Make sure that your spot isn’t under a lot of dead branches that can snap and fall on you.
9 Things You Can Try To Stay Warm In A Hammock
Now that you know about the three important factors for determining how warm your hammock should and could be, let us now dive into the different tips that you can try to stay warm in a hammock as you camp outdoors.
1. Protect yourself from the wind
Cool winds are what makes nights extra cold. The best way for you to stay warm in a hammock is by setting it up behind a natural windbreaker like a boulder, huge line of trees, or near a rockface.
2. Get a multipurpose liner
A sleeping bag liner may cost you a little extra, but it can do your whole body wonders when you’re all cold in your hammock since it can be used to fill spaces around your hips, feet, shoulders, and legs. You can even fold it up into a pillow if you want something to hug.
3. Get a pillow protector
Pillow protectors are often taken for granted if you ask me. If you decide to get one, you will immediately feel the difference as it covers the cool nylon fibers of your pillow. Your head will definitely feel more snug and it will be easier for your body to increase its overall temperature.
4. Cover your hammock with a rainfly
Try using a rainflu or a tarp for cover the top part of your hammock. When doing so, make sure to place the rain fly as close as possible to the hammock. This is a neat trick that you should never skip out especially if you can’t set up camp behind a natural windbreaker.
5. Use sleeping pads
Sleeping pads are great for adding extra layers and heat to your backside. All the way starting from your upper back down to your tooshie. However, I don’t really recommend using this during non-winter seasons since sleeping pads can cause condensation build ups. This means you could end up being all sweaty unless it’s really cold.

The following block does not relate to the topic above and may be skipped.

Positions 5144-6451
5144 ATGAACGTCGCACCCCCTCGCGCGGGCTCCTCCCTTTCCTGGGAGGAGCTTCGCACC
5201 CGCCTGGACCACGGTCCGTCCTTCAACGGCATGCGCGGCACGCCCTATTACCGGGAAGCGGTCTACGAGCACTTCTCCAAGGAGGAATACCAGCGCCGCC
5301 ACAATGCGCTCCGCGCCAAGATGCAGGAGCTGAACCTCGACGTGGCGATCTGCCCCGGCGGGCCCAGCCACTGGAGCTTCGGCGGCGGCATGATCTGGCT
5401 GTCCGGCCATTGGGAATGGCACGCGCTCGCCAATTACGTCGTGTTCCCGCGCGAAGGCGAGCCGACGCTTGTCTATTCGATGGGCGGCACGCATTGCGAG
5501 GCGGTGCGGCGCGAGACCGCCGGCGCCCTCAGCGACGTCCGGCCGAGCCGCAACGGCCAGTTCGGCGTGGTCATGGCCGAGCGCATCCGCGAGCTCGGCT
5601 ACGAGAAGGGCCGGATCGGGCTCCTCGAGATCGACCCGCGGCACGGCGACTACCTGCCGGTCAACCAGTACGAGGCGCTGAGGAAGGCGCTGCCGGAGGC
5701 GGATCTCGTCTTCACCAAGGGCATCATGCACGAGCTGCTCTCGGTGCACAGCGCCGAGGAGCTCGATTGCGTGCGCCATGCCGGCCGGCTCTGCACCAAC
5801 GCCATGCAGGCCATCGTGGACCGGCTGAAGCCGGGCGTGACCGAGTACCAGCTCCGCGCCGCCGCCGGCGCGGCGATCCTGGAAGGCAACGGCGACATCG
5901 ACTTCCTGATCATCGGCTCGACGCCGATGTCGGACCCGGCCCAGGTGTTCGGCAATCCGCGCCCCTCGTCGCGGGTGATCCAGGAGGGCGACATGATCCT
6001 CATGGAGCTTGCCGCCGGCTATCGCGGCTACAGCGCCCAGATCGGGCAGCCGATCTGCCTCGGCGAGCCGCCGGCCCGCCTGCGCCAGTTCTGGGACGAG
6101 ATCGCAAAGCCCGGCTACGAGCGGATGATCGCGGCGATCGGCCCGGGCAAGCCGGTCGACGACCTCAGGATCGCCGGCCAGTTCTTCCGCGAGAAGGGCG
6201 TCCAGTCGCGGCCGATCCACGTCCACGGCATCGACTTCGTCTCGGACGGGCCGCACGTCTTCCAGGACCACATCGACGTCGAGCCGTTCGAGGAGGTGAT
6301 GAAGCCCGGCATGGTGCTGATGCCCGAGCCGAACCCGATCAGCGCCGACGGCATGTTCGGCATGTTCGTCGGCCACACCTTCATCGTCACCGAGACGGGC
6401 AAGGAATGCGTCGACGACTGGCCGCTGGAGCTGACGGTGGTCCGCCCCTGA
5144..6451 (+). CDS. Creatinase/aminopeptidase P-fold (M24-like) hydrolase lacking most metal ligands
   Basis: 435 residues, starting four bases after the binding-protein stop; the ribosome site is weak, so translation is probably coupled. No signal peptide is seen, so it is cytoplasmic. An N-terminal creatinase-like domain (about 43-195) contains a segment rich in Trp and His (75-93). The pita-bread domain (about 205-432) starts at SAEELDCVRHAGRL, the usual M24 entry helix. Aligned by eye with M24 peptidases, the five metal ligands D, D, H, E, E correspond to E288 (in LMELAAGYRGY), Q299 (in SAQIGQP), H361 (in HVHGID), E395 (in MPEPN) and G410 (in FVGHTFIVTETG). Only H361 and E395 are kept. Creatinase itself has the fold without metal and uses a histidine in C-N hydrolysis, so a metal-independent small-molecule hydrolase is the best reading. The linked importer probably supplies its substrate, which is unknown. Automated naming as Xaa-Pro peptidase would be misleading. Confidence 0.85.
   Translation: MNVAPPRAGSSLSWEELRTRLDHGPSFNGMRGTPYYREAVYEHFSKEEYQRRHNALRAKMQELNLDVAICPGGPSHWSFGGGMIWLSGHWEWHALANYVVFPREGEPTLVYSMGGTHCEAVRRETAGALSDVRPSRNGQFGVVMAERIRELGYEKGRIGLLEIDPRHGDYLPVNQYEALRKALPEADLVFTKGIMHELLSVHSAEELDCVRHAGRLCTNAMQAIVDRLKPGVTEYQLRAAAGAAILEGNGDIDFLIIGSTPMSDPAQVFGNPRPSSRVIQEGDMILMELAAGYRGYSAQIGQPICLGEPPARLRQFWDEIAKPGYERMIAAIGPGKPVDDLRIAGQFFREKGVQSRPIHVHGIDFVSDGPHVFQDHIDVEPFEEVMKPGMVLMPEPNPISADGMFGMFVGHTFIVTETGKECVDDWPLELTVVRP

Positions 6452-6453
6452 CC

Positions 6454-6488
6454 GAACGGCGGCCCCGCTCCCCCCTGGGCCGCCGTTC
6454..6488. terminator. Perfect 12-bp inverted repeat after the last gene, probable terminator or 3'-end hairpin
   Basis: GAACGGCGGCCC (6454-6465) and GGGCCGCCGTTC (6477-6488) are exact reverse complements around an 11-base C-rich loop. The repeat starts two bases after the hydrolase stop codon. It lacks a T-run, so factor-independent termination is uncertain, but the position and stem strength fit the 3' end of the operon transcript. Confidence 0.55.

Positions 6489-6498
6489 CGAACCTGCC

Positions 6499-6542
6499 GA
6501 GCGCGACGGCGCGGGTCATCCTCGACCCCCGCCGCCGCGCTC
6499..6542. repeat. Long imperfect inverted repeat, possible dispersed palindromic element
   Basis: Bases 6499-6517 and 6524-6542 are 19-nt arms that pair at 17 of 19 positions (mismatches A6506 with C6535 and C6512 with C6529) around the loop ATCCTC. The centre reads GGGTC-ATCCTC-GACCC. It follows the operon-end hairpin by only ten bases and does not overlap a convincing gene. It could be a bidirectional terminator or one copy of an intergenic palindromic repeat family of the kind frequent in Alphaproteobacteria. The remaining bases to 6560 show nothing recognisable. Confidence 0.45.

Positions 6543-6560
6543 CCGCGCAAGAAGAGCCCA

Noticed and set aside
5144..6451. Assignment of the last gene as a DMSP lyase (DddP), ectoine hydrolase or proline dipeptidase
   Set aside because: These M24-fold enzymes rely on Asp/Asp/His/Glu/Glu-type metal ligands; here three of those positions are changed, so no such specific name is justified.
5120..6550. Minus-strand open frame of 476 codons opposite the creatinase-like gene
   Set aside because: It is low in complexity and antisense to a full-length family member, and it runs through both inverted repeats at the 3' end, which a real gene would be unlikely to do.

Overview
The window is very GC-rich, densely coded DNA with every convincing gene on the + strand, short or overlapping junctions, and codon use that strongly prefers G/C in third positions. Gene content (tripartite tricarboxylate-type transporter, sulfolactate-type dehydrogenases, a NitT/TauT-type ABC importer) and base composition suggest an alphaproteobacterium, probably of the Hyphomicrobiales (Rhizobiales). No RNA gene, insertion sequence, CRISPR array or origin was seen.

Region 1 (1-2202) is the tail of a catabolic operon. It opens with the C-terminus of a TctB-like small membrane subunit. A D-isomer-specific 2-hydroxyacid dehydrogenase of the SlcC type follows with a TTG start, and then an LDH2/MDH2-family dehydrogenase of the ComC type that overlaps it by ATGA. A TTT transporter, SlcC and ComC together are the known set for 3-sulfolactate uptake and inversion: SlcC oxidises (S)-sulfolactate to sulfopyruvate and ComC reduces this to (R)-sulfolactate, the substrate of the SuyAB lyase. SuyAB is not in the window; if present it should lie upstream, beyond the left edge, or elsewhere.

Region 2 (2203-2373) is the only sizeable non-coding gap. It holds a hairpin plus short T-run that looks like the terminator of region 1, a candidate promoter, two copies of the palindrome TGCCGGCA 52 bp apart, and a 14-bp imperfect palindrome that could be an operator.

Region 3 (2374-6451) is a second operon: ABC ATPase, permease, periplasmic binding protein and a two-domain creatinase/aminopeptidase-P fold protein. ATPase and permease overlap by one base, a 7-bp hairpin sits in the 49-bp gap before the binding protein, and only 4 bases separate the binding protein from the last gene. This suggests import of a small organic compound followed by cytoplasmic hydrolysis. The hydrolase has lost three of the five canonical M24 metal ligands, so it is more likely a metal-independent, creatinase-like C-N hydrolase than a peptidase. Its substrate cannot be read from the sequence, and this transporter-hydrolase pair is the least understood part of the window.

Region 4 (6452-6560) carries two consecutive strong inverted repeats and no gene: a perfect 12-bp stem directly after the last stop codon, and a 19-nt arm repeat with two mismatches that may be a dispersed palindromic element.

6. Wrap yourself up
This tip you should never skip out. This is a sure fire way to keep warm in a hammock. Try to use a pod style sleeping bag that you can place inside your hammock. Place your sleeping bag just above your sleeping bag and fill it with a sleeping bag liner for maximum warmth.
7. Wrap your sleeping bag up
Did you know that you can actually wrap your hammock in its own sleeping bag? It may count as an extra investment, but trust me, it will make your hammock feel like a warm cocoon that’s ultra soft and cozy.
8. Use an underquilt
If you don’t have a sleeping bag pod, you can always try covering the outer side of your hammock with an underquilt. Just make sure that the underquilt is tightly snug around the underside of your hammock for the utmost comfort.
9. Don’t forget the top quilt!
Just like the underquilt, the top quilt is used to cover the outsides of your hammock. You can place your top quilt just under the rainfly for an extra layer against the cool winds.
Things To Remember
There you go! A complete set of tips on how to stay warm in a hammock outdoors. Remember, if you ever find yourself in a situation where the weather has turned unstable and too much to bear, please do not push through. You can always come back and camp next time.
Otherwise, just keep a lookout for the best location to set your hammock up.
Make sure that you set your hammock up in an area that’s behind a windbreaker and away from widowmakers or dead branches hanging on trees.
Don’t forget to bring enough layers in the form of sleeping bags, sleeping pads, top quilts, and underquilts to keep your hammock all cozy. Most importantly, don’t skip out on the rainfly. You never know when there could be rainfall or snowfall.
Well that’s all there is to it! I hope you enjoyed going through this article as much as I had fun writing it. If you want to know more about camping in the great outdoors, outdoor gear reviews, and other nature travel tips, just look around.